Nutritional Management of Constipation During Cancer Treatment

Nutritional management of treatment side effects

There is more to nutrition during cancer and cancer therapy than getting enough calories and protein. The foods you choose also help you cope with side effects. These include loss of appetite, nausea, vomiting, diarrhea, chewing and swallowing difficulties, and taste changes.

As each person's individual medical profile and diagnosis is different, so is his or her reaction to treatment. Side effects may be severe, mild, or absent. Be sure to discuss with your cancer care team possible side effects of treatment before the treatment begins.

Nutritional management of constipation

Some anticancer medicines, pain medicines, and other medicines cause constipation. This is a condition in which the stool becomes hard and dry, making it difficult to pass. When waste matter remains too long in the bowels, water is absorbed. This leads to hard stools and constipation. The following suggestions may help to prevent or alleviate constipation:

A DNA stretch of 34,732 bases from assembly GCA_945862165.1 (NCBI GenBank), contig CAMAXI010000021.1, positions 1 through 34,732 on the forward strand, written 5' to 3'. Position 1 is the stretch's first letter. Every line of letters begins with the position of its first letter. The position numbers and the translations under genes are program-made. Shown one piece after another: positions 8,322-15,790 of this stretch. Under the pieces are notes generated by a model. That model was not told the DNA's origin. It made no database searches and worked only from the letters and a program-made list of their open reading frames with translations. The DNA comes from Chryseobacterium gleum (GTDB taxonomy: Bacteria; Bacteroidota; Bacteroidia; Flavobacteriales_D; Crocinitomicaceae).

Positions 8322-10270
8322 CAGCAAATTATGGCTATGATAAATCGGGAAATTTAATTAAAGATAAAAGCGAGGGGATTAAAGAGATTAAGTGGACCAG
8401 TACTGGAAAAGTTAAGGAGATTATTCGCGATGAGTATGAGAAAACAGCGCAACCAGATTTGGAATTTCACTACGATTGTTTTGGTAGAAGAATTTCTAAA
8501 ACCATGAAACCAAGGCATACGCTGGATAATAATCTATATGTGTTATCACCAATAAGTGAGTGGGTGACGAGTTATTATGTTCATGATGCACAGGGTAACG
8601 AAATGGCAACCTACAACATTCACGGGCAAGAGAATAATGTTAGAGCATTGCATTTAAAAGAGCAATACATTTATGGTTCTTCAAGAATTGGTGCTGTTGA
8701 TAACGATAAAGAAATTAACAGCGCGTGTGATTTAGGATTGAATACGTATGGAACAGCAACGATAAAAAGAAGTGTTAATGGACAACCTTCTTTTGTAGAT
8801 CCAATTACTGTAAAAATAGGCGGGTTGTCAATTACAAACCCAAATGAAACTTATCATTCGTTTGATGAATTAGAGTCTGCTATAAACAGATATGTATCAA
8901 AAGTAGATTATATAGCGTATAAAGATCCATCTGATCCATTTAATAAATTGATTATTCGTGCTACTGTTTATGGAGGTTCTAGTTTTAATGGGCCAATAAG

• Drink plenty of liquids, especially water—at least 8 cups every day.

  • Drink a hot liquid such as hot tea, about one-half hour before your usual time for a bowel movement.

  • Check with your healthcare provider to see if you can increase the fiber in your diet. If you can, try foods such as whole-grain breads and cereals, dried fruits, wheat bran, fresh fruits and vegetables, legumes such as dried beans and peas, and brown rice. Eat the skin on potatoes.

  • Try to get some exercise every day to help prevent constipation.

If you have not had a bowel movement for two days, call your healthcare provider. He or she may suggest taking a laxative or stool softener. High-fiber foods will help constipation, but check with your healthcare provider or registered dietitian before you eat these foods. There are certain types of cancer for which a high-fiber diet is not recommended.